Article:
Call for papers: Generations, socialisation, and adult identity


The aim of this BSA Early Career event is to bring together Early Career Researchers and senior academics to discuss contemporary tensions in the socialisation of children. These tensions, such as whether children are growing up ‘too fast’ in an age of social media, or are ‘too sheltered’ in an age of helicopter parenting, have become topics of recent sociological exploration. Building on established research on the blurring of boundaries between home and school, this event aims to understand the implications for our understanding of primary and secondary socialisation.

Keynote talks

  • Val Gillies – Professor of Social Policy/Criminology, University of Westminster
  • Frank Furedi – Emeritus Professor of Sociology, University of Kent


Proposals might address (but need not be limited to) the following themes:

  • Helicopter parents and children’s ‘failure to launch’
  • The medicalisation of childhood
  • Teachers and parents: who’s responsible for what?
  • Intergenerational inequalities: claims, causes, and consequences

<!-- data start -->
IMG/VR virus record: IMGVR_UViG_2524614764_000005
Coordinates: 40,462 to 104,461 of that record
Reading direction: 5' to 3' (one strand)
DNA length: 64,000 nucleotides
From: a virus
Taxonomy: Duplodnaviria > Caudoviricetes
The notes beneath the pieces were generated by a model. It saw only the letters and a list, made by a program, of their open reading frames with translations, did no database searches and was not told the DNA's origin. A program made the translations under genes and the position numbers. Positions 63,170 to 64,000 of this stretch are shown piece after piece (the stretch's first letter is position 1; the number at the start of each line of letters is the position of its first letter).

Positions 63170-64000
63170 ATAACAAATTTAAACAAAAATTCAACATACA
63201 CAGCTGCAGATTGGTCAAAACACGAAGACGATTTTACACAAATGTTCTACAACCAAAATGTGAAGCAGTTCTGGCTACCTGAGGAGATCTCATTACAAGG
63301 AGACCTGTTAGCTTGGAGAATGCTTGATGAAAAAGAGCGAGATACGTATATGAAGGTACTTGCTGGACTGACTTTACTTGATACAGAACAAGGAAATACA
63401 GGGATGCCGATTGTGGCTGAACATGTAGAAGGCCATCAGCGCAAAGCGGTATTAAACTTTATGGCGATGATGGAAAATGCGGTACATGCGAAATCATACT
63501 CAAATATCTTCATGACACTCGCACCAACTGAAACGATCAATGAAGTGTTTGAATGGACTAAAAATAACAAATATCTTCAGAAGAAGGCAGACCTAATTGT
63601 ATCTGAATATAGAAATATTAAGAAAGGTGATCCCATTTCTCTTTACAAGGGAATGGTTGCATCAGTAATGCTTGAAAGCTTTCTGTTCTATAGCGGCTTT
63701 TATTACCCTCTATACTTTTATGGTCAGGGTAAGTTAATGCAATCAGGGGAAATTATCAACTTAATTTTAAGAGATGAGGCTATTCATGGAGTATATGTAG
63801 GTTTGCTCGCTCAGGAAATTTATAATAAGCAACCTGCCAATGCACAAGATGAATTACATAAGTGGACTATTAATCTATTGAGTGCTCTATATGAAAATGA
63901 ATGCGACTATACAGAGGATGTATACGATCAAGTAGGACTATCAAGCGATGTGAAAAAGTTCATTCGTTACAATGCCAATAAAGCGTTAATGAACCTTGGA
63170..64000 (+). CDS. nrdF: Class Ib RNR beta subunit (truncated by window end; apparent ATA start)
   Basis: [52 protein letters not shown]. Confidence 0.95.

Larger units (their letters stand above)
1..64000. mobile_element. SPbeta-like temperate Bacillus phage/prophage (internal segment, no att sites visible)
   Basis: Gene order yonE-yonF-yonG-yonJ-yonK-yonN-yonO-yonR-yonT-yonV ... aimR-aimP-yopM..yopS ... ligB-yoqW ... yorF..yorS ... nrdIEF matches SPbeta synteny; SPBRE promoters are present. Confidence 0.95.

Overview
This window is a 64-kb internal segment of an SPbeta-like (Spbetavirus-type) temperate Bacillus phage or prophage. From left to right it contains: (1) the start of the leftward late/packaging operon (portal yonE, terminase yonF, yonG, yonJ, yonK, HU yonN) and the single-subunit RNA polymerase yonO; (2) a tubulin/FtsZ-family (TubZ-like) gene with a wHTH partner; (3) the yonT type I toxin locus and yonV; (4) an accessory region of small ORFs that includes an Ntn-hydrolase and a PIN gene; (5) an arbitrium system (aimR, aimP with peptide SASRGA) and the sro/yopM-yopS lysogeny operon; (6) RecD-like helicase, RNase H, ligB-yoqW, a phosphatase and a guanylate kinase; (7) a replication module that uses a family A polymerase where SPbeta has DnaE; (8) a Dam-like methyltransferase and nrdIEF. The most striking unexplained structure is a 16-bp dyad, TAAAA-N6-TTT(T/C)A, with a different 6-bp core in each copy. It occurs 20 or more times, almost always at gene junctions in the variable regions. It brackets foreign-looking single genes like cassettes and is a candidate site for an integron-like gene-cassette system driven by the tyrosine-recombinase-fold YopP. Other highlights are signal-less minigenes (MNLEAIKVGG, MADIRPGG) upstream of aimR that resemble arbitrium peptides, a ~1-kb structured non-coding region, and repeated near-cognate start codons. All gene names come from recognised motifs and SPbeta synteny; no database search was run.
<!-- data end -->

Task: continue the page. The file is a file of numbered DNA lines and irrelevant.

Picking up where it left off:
• Intimacy, adulthood, and rites of passage
  • Social media and the boundaries of childhood
  • Child protection and risk avoidance
  • Socialisation – what values?

When and Where

Canterbury Christ Church University, 13 September 2018.

Deadline and Costs

  • Please send abstracts of no more than 200 words to Jennie Bristow by 1 June 2018.
  • Attendance costs: BSA members £5, Non-BSA Members £15.
  • Refreshments will be provided.


Further information and booking

Please see the British Sociological Association website to book your place.


Leave a Reply

Fill in your details below or click an icon to log in: Logo

You are commenting using your account. Log Out /  Change )

Google+ photo

You are commenting using your Google+ account. Log Out /  Change )

Twitter picture

You are commenting using your Twitter account. Log Out /  Change )

Facebook photo

You are commenting using your Facebook account. Log Out /  Change )


Connecting to %s